Max Blumenthal, “The Sugar Mama of Anti-Muslim Hate
Laila Al-Arian, “When Your Father Is Accused of Terrorism

Even after Lowe’s and other companies succumbed to the demands of the ultraconservative Florida Family Association, which routinely launches pressure campaigns against advertisers on shows like Modern Family, Dancing With the Stars, and Degrassi, to drop their ads on TLC’s reality show All-American Muslim, the FFA has ramped up its attacks on the Muslim community. While defending his group’s efforts, David Caton of the FFA likened American Muslims to snakes:

The show was not an accurate portrayal American Muslims, he said, because it doesn’t disclose that “99.9 percent of Muslims agree with the principles of Sharia law,” the restrictive religious code that Caton and others warn leads to the spread of Islamic extremism.

"This has all to do with the way this program was constructed to deliberately present Muslims in America as one flavor," he told The Associated Press. "It would be similar to the Learning Channel doing a report on ‘snakes are good family pets’ without reporting that there are four in Florida that are venomous. ….For TLC to choose to profile five people as an aberration of the Islamic faith is propaganda."

Pamela Geller, whose diatribe against the show helped spark the FFA’s campaign, pleaded with readers to shop at Lowe’s, blasting a California lawmaker who criticized Lowe’s and Russell Simmons for placing ads on the show to push back against FFA’s pressure campaign:

Advertisers like Lowes are choosing not run their ads on this propaganda. Good for them. The idea that Russel Simmons is threatening and intimidating is indicative of how little Simmons knows of sharia and Islam. Islamic racism is monstrous and is rampant today.

A craven lawmaker seeks to exploit this non-story. Lowes chose not to advertise. That’s it. Are we going to force advertisers to finance propaganda or taqiyya?

PLEASE SHOP LOWES. And send a word of thanks to Lowe’s Corporate for their decision to drop the show’s sponsorship.

The FFA is also finding support from Religious Right groups such as the American Decency Association, which called All-American Muslimdangerous” because the people featured on the reality show don’t talk about jihad, which if you believe anti-Muslim stereotypes is what all Muslims talk about all the time! The group’s president also knocked the Council on American-Islamic Relations for criticizing Lowe’s, arguing that CAIR wants to “overcome our very own Constitution”:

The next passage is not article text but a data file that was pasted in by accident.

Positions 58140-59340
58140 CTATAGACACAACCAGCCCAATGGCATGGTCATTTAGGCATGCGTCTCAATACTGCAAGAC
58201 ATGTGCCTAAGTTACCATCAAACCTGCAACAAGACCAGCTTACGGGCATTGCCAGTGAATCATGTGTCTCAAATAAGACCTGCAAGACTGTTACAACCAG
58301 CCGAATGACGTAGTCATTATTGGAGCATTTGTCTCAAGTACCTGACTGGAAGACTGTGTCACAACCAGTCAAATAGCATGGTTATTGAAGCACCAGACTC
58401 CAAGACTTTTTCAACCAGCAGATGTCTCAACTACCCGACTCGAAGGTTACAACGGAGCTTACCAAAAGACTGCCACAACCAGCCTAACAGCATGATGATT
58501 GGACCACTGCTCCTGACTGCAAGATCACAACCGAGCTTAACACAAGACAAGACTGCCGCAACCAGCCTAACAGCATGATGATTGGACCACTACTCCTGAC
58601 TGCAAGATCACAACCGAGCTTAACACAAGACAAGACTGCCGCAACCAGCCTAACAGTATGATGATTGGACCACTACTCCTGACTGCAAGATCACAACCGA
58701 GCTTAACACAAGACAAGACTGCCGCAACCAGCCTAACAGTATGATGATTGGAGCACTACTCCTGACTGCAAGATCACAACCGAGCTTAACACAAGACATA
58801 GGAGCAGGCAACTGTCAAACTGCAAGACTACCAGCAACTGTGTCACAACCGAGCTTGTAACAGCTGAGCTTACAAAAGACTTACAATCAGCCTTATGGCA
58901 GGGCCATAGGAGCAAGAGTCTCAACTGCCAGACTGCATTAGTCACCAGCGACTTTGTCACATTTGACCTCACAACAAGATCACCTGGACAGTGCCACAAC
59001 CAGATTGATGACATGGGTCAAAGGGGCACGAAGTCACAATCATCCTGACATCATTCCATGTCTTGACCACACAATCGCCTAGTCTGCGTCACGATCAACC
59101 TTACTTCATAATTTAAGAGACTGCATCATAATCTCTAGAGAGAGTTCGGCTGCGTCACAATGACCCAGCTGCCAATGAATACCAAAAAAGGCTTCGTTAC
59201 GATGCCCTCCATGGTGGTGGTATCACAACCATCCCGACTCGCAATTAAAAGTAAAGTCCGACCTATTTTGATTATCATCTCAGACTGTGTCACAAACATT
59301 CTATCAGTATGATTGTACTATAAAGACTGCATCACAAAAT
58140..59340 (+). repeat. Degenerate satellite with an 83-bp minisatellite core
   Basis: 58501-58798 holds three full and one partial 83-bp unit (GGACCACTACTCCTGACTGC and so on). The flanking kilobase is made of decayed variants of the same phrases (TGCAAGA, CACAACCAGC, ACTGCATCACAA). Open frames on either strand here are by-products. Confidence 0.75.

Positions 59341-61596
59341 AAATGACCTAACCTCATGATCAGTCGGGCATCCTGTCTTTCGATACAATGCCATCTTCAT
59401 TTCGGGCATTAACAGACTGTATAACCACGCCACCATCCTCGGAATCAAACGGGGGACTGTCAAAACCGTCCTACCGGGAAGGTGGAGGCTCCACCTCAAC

Bill Johnson, president of American Decency Association, argues that the show is a complete whitewash designed to make the Muslim community appear attractive.

"And that’s what makes it so dangerous," he tells OneNewsNow. "We’ve been watching it over these several weeks that it’s been broadcast, and they stay very conveniently away from [mentioning] jihad or anything of that nature."

Johnson says their campaign has brought on the ire of the Council on American-Islamic Relations, which has described the efforts as “bigoted” and “pander[ing] to those who promote religious and ethnic hatred.” But CAIR, he says, must be exposed for what it truly is.

"They are not [in the] mainstream," he alleges. "They’re operating behind the scenes, propagandizing it [Islam] to influence the young and the old so that one day they can incorporate sharia law in our country and overcome our very own Constitution."

Dangerous Islamophobic morons.

After Lowe’s capitulated to the calls from the Florida Family Association to withdraw its ads from the TLC reality show All-American Muslim, the home improvement company immediately faced a hostile response from consumers not driven by unremitting anti-Muslim bigotry. The Florida Family Association launched its pressure campaign against All-American Muslim advertisers by citing the articles of anti-Muslim activists Robert Spencer and Pamela Geller, who claim that the show misrepresents the Muslim community because it doesn’t match their stereotypes of Muslims as anti-American terrorists. Spencer demanded TLC create a show about a secular Muslim who becomes a terrorist and Geller claimed that the “program is an attempt to manipulate Americans into ignoring the threat of jihad” because the people in the show aren’t terrorists, and smeared Think Progress reporter as a “Dhimmi Jew” for defending TLC.